Some Christians believe all wisdom is found in the Bible to the exclusion of God's Spirit revealing wisdom in the heart of the believer. It is true that all wisdom is in accord with God's Holy Word. It is also true that God's Spirit speaks to our hearts (since I have never heard His voice audibly, I often use the phrase that God's Spirit has impressed me as only He can) and gives us wisdom to follow His plan for our lives.

God is my Fullness

Although it comes at you fast, life is engaging. Many personal and corporate experiences bring happiness, joy, fulfillment, expectancy, and thanksgiving. Nothing brings greater joy than the experience of salvation, knowing that it is strictly a gift from God which is unmerited by our goodness. We learn that God loves us unconditionally. There are no limits to the love of God. He loves the peoples of the world so much that He gave us the Great Commission to tell the world what Jesus has done for us. An obedient life that is fully dependent upon the leadership of the Lord is a joy-filled and victorious life. If we will let Him, He will encourage us each step of the way.

Living for Christ far supersedes any peace, happiness, or contentment we can manufacture for ourselves through raw ambition, greed, self-aggrandizement, self-promotion, worldly and fleshly pursuits, or self-appointed power. Though God may allow a believer to have these things, somewhere along the way, the pursuer discovers the futility of striving after things of the world and not of the Spirit. We must always be on guard not to forsake Him by being drawn to lesser pursuits of the world and the flesh.

I fear that we too often equate success with fulfillment. Yet success and fulfillment are two distinctive descriptions of that which results from the way we spend our time in this life. A person can be temporally successful without being spiritually fulfilled. Conversely, a person who is fulfilled in Christ is successful in the eyes of the Heavenly Father.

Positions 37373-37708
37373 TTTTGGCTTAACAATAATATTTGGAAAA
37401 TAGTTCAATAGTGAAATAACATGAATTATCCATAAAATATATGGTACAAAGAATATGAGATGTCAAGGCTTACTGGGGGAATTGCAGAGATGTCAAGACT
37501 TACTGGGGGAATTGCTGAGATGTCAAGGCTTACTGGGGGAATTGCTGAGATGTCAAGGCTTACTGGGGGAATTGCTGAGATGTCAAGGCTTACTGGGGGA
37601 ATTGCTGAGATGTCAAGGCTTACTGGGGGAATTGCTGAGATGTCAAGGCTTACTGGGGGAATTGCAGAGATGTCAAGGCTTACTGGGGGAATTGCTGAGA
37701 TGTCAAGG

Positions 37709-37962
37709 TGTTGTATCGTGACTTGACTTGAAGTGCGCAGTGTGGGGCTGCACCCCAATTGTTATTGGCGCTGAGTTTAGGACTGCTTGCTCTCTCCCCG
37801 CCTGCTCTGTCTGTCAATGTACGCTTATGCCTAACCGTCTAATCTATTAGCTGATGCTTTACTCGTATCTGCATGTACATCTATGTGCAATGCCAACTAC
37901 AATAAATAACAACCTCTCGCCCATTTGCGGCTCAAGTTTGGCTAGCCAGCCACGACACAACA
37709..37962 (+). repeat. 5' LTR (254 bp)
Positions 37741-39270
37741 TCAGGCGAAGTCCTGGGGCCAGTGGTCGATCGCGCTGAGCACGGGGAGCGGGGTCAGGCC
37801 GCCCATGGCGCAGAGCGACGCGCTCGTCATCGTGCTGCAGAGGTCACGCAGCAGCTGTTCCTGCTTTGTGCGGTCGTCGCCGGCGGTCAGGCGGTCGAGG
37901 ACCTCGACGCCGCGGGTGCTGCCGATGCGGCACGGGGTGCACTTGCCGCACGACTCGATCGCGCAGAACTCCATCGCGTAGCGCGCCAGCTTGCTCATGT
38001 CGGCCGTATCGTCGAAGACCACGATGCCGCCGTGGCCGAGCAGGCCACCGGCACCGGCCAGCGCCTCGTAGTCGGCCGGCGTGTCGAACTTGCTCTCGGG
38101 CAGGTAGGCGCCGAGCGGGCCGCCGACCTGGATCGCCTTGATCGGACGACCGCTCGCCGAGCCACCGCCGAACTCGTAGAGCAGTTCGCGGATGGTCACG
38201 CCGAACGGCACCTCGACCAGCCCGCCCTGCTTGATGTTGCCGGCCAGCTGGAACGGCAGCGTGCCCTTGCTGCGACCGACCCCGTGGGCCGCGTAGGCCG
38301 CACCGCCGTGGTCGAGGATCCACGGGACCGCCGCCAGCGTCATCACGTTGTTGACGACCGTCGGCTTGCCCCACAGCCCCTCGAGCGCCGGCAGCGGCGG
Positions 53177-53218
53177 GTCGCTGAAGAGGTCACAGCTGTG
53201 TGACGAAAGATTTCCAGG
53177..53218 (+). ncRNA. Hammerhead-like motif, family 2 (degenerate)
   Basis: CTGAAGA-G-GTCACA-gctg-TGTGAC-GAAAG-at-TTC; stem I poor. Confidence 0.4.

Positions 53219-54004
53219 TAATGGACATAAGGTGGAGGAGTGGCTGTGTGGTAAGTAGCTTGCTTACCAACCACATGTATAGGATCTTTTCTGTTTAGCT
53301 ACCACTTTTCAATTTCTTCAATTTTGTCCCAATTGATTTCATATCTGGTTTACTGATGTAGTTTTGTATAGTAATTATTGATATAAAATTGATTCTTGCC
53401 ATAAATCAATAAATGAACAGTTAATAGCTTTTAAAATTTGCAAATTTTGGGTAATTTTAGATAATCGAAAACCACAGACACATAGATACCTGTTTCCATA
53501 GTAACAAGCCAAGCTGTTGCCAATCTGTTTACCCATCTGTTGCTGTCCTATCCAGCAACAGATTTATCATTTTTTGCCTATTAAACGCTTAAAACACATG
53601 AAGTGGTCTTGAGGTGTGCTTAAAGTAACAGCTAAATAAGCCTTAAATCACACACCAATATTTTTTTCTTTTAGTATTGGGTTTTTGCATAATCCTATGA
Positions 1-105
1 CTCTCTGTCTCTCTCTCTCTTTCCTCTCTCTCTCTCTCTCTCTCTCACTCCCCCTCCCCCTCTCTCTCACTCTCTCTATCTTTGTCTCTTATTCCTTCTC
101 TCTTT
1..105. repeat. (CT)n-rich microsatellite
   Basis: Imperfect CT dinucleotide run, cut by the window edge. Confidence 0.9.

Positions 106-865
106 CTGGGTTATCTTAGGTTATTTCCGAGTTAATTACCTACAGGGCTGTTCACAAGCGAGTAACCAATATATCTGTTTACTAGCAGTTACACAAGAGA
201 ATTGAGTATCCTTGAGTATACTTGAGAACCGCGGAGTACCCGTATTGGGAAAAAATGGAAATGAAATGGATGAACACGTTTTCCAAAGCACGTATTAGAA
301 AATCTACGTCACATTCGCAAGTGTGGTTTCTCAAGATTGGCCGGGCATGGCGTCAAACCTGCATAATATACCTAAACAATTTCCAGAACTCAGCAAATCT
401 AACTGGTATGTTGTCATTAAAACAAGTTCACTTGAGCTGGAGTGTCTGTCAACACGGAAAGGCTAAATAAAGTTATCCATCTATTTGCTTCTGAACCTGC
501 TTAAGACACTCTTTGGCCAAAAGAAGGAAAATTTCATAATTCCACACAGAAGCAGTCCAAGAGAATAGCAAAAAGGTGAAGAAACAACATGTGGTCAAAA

There is no greater fulfillment than knowing that while you were not perfect, you fully surrendered yourself to love and obey our Lord Jesus Christ. The believer who has lived for Christ, and Christ alone, can rejoice in the goodness of God.

God is my Provider and Protector

The Christian has many blessings about which to rejoice. God's Word promises us that God Himself is sufficient. It is also true that life is filled with disappointments, discouragements, and disillusionments. God never promised us that life would be without hurt and heartache. But He has promised to be with us in the good times and bad. He promised that He would never leave us or forsake us, and He promised that nothing could separate us from His love

God is much more than this brief description can convey. He is the Alpha and the Omega — the One who is, and who was, and who is to come (Revelation 1:8). He is our eternal Father, strong to save. He is the Rock of Ages, in whom I find my refuge. He is my Light and my Salvation (Psalm 27:1) and my Shepherd (Psalm 23:1).

In this article, I freely used the personal pronoun "my" to describe my perspectives of God. I do this first, because it is biblical to do so. The patriarchs and the godly kings did not hesitate to refer to God in very personal terms. Jesus taught us to reference God as "our" Father — reflecting a personal relationship. The Apostle Paul used the endearing term "Abba, Father," to describe the relationship of the believer to our Creator, Redeemer, and Friend.

But I also do this because the Lord saved me when I was seven years of age during a revival at the First Baptist Church in Laurel, Mississippi. At the age of twelve, I felt God was calling me to vocational ministry. During the invitation at Royal Ambassadors Camp at Camp Garaway, I answered His Call, totally unaware of the experiences that awaited me. I never could have perceived the good times or the bad times I would face across the years. But with His Word I have a compass; and with His Spirit within me, I have an unwavering determination to follow His direction to the best of my ability. Sometimes I have failed Him, but He has never failed me.

Never have I regretted long ago giving the Lord all of me when all of me was not much. He took my willingness and guided me gently, yet firmly, and always in His timing. I shudder to think what my life would have been like had God not reached down and loved me enough to use me in His Kingdom's work. Though I shall praise Him for all eternity, it shall be insufficient for what He has done in the life of a boy in Kosciusko, Mississippi, who simply said, "I will." To this day, due to my imperfections, I pray constantly that I will not fail Him or embarrass Him by what I do or fail to do, say or fail to say. May God help us glorify Him until we see Jesus face to face!

    About the Author

  • Morris H. Chapman